Information from PET/CT has a significant effect on the management of patients with non-small cell lung cancer (NSCLC), as more than 40 percent had their treatment modality or curative intent changed when physicians had PET/CT data as opposed to only conventional imaging, according to a study published in the July issue of the Journal of Nuclear Medicine.
Study authors Deborah L. Gregory, MD, of the Peter MacCallum Cancer Centre in Melbourne, Australia, and colleagues explained that even though PET/CT has the ability to fuse structural and functional information to aid in cancer imaging, there are ongoing questions about the modality’s cost-effectiveness.
“Despite a rapidly growing body of literature indicating that, compared with either conventional imaging or with stand-alone PET, PET/CT has superior diagnostic accuracy, especially for detecting distant nodal and systemic metastatic sites that are critical for selecting treatment and defining prognosis, the clinical utility of this new technology continues to be questioned by health funding agencies in some countries,” they wrote.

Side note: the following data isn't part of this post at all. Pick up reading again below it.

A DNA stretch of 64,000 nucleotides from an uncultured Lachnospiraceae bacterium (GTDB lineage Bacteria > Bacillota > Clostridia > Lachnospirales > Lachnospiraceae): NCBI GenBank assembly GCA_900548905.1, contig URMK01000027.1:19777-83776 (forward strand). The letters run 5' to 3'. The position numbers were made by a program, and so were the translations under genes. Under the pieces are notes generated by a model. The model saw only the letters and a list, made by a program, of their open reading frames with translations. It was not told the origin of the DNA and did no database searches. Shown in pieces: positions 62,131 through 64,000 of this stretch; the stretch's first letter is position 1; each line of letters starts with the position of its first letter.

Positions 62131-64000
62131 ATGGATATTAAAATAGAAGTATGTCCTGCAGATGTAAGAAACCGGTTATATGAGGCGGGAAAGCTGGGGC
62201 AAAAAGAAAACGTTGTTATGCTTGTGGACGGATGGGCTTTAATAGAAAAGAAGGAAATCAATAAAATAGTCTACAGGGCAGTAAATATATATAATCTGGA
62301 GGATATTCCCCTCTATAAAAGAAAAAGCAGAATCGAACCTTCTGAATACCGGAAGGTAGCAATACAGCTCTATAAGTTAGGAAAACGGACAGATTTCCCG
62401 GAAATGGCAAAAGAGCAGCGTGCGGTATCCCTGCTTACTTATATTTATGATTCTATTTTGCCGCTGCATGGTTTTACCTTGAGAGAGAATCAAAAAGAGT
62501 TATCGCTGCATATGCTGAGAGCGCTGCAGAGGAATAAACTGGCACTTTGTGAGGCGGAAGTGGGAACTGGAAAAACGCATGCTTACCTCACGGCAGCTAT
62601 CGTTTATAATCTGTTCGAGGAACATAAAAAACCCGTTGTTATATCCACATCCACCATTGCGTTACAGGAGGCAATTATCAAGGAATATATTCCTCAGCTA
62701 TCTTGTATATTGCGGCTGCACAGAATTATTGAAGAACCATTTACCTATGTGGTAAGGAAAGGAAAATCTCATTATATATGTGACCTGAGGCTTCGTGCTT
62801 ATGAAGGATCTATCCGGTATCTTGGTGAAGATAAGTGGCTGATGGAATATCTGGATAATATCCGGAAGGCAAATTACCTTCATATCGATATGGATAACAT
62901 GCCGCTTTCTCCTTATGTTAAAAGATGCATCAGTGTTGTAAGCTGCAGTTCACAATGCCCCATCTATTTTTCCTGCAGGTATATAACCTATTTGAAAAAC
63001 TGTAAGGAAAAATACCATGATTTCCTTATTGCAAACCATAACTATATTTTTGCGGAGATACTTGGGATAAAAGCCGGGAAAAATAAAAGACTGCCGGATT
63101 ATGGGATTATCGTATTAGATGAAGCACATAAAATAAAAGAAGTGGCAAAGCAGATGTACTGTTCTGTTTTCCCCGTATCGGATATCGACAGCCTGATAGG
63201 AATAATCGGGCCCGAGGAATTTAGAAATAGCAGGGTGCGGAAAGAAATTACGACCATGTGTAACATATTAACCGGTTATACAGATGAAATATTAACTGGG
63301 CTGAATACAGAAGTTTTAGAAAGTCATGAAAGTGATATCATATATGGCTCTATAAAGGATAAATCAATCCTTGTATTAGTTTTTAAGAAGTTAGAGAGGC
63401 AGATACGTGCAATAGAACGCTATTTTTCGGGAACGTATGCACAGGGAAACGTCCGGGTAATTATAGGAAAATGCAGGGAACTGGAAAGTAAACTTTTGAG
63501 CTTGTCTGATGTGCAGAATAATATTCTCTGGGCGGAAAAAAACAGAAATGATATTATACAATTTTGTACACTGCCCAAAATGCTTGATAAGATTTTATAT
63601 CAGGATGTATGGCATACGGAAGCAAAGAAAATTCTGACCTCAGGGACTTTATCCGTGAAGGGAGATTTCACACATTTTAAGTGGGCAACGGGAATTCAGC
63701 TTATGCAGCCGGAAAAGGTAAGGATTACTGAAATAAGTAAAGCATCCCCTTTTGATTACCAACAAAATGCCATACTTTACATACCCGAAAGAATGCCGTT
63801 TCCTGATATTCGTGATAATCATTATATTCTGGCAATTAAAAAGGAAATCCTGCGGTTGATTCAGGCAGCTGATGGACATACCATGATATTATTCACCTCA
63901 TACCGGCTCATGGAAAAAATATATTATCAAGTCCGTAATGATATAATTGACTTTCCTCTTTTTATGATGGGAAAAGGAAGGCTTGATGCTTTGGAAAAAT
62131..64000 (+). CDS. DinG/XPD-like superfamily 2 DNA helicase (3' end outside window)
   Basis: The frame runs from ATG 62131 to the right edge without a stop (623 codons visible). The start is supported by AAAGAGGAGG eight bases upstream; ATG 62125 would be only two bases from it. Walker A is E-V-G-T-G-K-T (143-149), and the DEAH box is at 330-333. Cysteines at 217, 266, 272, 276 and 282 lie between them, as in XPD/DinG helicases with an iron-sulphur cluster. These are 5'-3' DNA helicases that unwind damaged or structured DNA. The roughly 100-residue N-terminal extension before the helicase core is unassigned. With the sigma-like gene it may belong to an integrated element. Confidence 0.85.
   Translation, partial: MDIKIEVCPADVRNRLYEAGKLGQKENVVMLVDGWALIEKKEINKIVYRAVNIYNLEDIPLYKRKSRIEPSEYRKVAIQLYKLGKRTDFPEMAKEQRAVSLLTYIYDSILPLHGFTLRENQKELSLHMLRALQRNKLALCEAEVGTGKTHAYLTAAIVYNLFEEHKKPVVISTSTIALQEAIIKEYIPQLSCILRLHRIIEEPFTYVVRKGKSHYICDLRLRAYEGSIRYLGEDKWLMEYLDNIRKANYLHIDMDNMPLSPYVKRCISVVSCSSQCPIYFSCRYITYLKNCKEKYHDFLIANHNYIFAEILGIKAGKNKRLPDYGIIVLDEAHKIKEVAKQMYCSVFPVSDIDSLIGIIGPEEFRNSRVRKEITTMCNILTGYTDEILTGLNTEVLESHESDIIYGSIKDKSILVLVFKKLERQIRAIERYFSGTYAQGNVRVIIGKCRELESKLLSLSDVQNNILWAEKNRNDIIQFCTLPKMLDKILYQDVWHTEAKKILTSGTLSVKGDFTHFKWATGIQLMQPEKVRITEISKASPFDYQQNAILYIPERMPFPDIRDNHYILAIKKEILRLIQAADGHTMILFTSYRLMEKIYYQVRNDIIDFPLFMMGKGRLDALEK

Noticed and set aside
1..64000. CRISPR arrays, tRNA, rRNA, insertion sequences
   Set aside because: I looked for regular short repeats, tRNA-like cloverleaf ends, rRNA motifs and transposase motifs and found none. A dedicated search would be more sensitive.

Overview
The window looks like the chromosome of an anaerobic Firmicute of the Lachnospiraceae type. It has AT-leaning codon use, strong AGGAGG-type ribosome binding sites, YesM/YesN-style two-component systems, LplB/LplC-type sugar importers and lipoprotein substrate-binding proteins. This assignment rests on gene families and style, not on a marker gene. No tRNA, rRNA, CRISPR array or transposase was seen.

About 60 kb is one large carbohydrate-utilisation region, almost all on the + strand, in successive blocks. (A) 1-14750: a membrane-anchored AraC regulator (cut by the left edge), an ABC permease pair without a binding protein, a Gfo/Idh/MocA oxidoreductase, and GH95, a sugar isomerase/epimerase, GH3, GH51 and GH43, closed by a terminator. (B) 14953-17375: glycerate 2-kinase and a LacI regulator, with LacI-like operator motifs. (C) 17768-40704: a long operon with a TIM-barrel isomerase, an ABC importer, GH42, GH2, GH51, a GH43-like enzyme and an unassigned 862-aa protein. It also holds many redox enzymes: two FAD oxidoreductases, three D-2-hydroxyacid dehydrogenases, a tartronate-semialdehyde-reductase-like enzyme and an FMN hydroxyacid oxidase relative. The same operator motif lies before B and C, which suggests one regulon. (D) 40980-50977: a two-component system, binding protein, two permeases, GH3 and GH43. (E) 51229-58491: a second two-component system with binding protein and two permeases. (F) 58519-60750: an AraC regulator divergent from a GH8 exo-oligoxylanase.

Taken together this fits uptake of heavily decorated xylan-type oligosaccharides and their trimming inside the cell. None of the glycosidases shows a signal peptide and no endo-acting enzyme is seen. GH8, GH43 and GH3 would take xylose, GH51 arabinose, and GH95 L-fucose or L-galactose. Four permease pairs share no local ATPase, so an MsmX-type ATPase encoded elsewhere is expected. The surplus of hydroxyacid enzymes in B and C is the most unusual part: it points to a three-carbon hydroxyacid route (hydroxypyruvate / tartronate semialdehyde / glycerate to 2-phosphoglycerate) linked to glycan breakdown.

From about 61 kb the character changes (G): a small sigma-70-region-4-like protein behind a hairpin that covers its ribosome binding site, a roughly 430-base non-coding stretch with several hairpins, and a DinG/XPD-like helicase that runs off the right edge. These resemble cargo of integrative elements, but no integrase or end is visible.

To evaluate both the clinical impact of PET/CT diagnostic information and its prognostic significance based on overall survival, the authors entered data from 168 consecutive patients into a prospective database. All were patients with NSCLC being considered for surgery or definitive radiotherapy with curative intent before PET/CT information was entered.
Referring physicians defined a pre-PET/CT management plan based on conventional CT or other modalities, then after PET/CT, an actual clinical management plan was recorded and patients were followed for up to five years.
Results showed that stage was discordant between PET/CT and conventional imaging in more than half of the patients, with 41.1 percent being upstaged and 9.5 percent downstaged following PET/CT. With regard to management, 42.3 percent of patients saw a change in their treatment modality or curative intent following PET/CT.
Both PET/CT and conventional imaging were strongly predictive of overall survival, but there were greater differences between hazard rates and separations in the overall survival curves for stage groupings determined with PET/CT, according to the authors. PET/CT-directed choice of therapy also strongly predicted overall survival.
“For individual patients, selection of ideal treatment and subsequent outcome in [NSCLC] depends critically on disease extent,” wrote Gregory et al. “More accurate characterization of stage should lead to avoidance of futile attempts at curative treatment and result in either improved prognostic stratification or no worse outcomes in individual stage groups despite less aggressive therapies.”
The authors indicated that economic modeling based on prospective data like those in the current study could allow for valid estimates of the cost-effectiveness of PET/CT.